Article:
Towards Inclusive Teaching and Learning in Humanities: alternatives to writing

A movement towards inclusiveness in higher education has been gaining momentum, driven by concerns for a number of groups that experience difficulties with traditional methods of teaching. The push to widen participation in higher education has highlighted a need for, broadly, three kinds of inclusion: physical, cultural, and cognitive. While many universities have adopted inclusive teaching as a policy, it is yet to be widely ‘owned’ by lecturers who design subject curricula. Focusing on teaching in the humanities, this paper discusses what is needed to make inclusion intellectually persuasive and practically feasible. It looks at the work of disability specialists in re-thinking the ways in which academic subjects might be learned and assessed, and the potential for adapting their ideas to develop a greater range of skills in all students, and help them to learn more effectively.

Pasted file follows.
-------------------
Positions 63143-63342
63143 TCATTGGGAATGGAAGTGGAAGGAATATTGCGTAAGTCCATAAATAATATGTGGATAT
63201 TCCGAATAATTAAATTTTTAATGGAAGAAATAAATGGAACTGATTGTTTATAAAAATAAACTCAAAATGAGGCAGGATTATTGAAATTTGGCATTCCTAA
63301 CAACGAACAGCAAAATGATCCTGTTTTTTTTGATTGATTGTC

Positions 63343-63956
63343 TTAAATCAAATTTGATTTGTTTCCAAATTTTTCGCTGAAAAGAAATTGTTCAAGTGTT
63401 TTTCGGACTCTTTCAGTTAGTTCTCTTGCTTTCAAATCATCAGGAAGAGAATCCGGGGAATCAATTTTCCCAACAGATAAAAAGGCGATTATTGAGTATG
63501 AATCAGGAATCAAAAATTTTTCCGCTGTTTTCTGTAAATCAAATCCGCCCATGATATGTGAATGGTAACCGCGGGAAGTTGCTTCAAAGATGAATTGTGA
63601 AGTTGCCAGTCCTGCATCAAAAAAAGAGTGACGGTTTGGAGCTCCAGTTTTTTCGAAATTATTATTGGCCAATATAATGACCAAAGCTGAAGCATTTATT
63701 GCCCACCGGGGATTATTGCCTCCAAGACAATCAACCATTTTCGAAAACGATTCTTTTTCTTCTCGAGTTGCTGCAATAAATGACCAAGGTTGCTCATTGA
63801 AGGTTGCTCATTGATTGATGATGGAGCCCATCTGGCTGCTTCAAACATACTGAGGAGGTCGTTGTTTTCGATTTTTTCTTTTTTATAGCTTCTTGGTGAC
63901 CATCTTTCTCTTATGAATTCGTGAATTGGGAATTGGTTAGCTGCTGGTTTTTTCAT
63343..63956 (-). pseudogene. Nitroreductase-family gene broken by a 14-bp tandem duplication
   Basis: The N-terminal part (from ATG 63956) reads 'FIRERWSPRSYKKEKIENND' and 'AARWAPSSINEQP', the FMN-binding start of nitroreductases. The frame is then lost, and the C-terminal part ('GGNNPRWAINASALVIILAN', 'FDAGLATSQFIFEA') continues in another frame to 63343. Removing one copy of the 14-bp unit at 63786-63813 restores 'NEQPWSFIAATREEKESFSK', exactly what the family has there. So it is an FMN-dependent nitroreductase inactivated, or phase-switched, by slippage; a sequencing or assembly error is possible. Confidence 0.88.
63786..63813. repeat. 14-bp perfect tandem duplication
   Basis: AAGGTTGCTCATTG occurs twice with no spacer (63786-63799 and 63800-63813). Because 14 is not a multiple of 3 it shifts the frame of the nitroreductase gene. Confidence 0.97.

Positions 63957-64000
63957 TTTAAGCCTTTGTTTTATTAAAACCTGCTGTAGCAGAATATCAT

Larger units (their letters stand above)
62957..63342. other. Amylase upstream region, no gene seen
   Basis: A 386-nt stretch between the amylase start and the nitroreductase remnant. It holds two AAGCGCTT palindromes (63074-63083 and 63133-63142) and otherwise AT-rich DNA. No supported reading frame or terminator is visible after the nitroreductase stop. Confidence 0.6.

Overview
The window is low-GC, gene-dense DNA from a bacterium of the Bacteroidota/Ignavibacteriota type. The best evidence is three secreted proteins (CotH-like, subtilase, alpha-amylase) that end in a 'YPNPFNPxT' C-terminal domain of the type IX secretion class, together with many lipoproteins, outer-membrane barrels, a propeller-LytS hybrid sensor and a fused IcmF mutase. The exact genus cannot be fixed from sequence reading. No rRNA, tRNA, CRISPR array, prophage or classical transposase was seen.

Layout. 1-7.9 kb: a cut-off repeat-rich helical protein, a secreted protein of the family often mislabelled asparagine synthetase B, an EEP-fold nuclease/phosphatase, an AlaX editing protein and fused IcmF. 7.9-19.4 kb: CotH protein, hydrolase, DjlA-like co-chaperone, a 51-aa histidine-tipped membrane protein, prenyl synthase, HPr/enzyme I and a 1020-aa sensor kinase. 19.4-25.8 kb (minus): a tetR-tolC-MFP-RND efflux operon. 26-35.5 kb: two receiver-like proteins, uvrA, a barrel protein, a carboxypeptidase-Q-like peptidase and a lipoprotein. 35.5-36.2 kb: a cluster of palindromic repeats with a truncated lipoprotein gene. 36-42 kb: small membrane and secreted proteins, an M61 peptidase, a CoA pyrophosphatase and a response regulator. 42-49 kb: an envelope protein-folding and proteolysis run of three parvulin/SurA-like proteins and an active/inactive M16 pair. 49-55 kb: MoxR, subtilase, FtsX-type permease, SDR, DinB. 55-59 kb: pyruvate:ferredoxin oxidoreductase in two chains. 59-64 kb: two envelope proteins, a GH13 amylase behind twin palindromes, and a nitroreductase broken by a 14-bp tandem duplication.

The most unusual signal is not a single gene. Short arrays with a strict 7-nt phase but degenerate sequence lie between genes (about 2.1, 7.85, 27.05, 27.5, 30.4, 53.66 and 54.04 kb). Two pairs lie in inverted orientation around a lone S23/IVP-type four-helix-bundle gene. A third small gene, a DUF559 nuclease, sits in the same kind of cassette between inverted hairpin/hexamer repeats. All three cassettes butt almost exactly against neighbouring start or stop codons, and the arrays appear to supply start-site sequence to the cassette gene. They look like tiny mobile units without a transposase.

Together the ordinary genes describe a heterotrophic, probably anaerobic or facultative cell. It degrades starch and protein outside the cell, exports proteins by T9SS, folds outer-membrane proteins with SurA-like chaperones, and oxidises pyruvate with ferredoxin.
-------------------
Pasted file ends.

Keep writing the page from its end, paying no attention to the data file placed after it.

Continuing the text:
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Kate Chanock
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Learning and Teaching in Higher Education 3, 19-32
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